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Wellington Kindergartens developed The YMen project with help from government. It addresses the chronic shortage of men working in childhood education and also the high rates of unemployment among young men. The project was designed to bring reciprocal benefits to children and their male teachers. The children are exposed to male energies and perspectives, while the men gain insights into the nurture and learning of children.

YMen from left Julie Morrison and daughter Saffron with friend Korbin Afa Tunupopo Head Teacher Trinity Coulston Te Karauna Renau and General Manager Wellington Kindergartens Amanda Coulston

(from left) Julie Morrison and daughter Saffron with friend Korbin, Afa Tunupopo, Head Teacher Trinity Coulston, Te-Karauna Renau known as TK and General Manager Wellington Kindergartens Amanda Coulston

The YMen project began as a pilot in 2011 with eight young men working in kindergartens alongside qualified teachers. The benefits were immediate and extended beyond children and their teachers to parents and whanau. Male parents particularly felt more comfortable and involved in the kindergartens.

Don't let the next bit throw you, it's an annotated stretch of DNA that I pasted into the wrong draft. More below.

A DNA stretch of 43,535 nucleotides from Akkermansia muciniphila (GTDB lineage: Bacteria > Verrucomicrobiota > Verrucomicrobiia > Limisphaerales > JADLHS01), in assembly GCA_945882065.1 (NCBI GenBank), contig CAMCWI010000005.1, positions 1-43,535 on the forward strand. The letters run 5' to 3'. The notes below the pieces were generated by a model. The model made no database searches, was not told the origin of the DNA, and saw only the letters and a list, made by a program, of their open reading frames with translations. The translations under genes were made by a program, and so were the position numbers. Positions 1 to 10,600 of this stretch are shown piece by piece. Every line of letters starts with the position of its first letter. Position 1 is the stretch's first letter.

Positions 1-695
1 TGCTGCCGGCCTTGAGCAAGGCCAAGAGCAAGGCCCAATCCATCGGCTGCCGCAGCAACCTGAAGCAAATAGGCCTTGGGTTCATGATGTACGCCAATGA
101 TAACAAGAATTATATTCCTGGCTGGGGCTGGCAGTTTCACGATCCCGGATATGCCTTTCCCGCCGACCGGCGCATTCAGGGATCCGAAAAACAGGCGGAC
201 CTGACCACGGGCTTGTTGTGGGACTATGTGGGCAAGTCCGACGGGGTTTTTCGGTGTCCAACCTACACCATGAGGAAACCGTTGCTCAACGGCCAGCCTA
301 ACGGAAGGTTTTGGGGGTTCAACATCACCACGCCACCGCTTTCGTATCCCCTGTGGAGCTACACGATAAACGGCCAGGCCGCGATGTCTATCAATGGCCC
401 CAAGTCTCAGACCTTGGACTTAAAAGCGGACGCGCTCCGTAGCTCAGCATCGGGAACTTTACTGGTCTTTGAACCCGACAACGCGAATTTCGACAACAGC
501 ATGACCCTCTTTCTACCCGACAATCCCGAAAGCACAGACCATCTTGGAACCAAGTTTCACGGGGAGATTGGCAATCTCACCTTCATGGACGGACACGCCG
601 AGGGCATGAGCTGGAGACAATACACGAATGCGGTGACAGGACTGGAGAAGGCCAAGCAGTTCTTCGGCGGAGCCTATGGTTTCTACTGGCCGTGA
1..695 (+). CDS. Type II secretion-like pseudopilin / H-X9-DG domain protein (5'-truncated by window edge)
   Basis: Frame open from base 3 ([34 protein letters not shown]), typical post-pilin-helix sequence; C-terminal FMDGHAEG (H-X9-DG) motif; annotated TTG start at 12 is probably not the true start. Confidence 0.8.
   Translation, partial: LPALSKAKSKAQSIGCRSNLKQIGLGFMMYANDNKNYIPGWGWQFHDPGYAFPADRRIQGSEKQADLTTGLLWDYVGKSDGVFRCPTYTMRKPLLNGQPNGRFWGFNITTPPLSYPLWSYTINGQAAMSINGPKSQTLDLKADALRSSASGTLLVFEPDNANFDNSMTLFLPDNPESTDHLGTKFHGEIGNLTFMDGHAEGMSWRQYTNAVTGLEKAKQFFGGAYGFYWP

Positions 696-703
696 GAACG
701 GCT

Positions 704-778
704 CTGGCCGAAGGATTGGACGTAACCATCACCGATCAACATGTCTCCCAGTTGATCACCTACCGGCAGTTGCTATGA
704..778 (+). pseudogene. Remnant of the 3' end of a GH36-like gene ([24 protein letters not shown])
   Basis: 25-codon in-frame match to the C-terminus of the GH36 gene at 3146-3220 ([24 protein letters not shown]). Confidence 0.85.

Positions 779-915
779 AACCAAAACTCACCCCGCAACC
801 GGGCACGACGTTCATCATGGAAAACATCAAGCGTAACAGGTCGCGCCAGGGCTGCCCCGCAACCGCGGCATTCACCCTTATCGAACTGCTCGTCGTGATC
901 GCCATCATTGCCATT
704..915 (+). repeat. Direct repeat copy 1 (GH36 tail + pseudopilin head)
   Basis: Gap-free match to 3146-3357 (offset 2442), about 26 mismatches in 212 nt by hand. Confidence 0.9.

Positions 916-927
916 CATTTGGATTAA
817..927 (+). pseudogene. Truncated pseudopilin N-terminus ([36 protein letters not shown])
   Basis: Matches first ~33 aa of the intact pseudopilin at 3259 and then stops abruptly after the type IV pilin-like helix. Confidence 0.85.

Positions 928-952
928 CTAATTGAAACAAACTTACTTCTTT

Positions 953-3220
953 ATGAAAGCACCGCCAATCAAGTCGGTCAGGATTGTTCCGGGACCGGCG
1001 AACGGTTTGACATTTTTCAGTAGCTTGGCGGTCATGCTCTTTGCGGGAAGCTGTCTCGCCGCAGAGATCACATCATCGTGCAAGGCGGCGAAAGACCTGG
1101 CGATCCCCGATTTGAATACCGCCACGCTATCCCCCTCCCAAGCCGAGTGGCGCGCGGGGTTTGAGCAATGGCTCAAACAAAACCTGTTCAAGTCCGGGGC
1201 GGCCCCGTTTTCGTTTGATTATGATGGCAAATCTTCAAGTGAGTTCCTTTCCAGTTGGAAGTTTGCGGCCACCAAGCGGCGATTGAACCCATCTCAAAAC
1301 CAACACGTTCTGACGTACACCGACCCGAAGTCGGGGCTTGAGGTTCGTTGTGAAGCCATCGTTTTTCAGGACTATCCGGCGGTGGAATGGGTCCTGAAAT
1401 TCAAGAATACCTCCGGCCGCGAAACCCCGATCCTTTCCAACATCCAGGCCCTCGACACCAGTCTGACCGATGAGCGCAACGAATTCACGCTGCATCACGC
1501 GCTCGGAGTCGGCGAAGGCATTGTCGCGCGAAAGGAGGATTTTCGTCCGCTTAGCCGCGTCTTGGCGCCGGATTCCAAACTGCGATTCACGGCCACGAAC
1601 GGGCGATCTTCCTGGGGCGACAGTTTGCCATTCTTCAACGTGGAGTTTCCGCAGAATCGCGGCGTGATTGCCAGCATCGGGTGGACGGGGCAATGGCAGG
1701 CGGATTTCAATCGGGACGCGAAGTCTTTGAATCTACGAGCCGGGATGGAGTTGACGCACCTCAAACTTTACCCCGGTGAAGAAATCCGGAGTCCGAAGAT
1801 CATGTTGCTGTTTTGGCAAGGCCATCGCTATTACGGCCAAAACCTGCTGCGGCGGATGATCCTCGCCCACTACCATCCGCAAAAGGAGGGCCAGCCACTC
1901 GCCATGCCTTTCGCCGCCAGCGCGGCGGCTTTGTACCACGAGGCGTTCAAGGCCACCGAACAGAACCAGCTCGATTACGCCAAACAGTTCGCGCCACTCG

YMen Afa inside the children s playhouse small

Afa inside the children's playhouse

Of the eight YMen who graduated from the pilot project, two have enrolled in other tertiary study and six have enrolled in degree programmes to become early childhood education teachers.

YMen T K Getting serious in the sandpit small

T.K. Getting serious in the sandpit

Buoyed by its success, the project is being run again in 2012 with additional funds from the Todd Foundation. At Katoa kindergarten in Wellington’s Porirua basin, Spectrum’s Jack Perkins meets Afa Tunupopo, one of last year’s graduates who is pursuing a degree in early childhood education. Before joining YMen, Afa had only sporadic unskilled work.

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Rough and tumble with Afa

Te-Karauna Renau, known as T.K, has been only three days at Katoa kindergarten on the 2012 YMen project but already he’s finding his feet and looking ahead to a career in early childhood education.

‘These kids are full-on’, says T.K with a smile, ‘I was physically wrung out after the first day, but I still felt great.’